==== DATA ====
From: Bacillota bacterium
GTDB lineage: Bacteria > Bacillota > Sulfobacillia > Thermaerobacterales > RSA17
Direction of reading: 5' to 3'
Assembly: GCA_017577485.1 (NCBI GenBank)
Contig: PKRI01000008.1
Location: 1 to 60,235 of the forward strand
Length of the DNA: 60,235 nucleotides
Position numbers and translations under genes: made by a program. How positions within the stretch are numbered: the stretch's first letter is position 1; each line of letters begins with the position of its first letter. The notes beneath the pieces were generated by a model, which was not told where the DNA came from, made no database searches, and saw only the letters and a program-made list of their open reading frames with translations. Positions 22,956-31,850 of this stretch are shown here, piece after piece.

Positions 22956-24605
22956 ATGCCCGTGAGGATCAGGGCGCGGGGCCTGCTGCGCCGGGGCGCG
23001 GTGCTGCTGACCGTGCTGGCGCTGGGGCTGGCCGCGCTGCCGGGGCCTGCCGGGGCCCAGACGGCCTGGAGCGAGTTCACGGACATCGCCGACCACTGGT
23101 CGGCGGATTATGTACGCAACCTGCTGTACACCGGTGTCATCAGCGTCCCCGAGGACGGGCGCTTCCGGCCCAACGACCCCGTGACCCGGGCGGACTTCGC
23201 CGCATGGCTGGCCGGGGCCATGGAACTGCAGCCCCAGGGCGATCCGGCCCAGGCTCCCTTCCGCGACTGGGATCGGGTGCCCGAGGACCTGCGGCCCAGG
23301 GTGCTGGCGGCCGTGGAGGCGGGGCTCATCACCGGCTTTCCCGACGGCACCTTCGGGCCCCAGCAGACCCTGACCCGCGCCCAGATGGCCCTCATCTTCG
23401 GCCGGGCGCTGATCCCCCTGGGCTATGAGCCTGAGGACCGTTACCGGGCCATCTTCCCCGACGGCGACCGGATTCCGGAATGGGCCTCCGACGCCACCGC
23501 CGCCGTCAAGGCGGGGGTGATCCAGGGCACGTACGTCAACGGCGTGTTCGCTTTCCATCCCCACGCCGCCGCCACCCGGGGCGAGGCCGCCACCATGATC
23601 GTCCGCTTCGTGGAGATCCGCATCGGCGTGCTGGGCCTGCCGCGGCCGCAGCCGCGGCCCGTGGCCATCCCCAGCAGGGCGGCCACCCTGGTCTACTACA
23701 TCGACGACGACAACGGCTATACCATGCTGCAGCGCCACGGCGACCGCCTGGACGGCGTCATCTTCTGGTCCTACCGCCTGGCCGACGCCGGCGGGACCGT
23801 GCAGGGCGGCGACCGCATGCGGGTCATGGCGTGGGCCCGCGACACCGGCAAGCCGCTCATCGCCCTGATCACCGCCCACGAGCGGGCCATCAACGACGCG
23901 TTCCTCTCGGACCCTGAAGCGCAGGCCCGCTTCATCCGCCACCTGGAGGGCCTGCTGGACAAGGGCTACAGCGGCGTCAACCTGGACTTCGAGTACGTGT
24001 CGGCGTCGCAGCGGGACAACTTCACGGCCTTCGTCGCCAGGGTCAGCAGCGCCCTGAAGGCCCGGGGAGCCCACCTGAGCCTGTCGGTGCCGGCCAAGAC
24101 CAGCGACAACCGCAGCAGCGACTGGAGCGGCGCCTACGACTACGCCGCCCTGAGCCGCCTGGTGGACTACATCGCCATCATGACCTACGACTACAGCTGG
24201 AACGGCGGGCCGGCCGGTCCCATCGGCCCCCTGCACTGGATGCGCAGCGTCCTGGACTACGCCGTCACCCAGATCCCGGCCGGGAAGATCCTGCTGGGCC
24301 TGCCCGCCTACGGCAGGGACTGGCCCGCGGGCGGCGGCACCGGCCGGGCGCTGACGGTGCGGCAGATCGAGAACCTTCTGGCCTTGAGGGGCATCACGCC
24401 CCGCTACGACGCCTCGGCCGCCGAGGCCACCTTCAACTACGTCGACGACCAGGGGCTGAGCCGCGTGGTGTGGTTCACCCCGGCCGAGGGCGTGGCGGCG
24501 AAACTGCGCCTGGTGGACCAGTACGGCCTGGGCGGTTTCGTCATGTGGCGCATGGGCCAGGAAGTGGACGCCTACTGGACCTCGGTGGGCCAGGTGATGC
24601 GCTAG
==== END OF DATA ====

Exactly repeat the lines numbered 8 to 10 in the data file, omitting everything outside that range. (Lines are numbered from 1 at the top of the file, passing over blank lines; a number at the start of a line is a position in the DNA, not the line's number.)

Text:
Position numbers and translations under genes: made by a program. How positions within the stretch are numbered: the stretch's first letter is position 1; each line of letters begins with the position of its first letter. The notes beneath the pieces were generated by a model, which was not told where the DNA came from, made no database searches, and saw only the letters and a program-made list of their open reading frames with translations. Positions 22,956-31,850 of this stretch are shown here, piece after piece.

Positions 22956-24605
22956 ATGCCCGTGAGGATCAGGGCGCGGGGCCTGCTGCGCCGGGGCGCG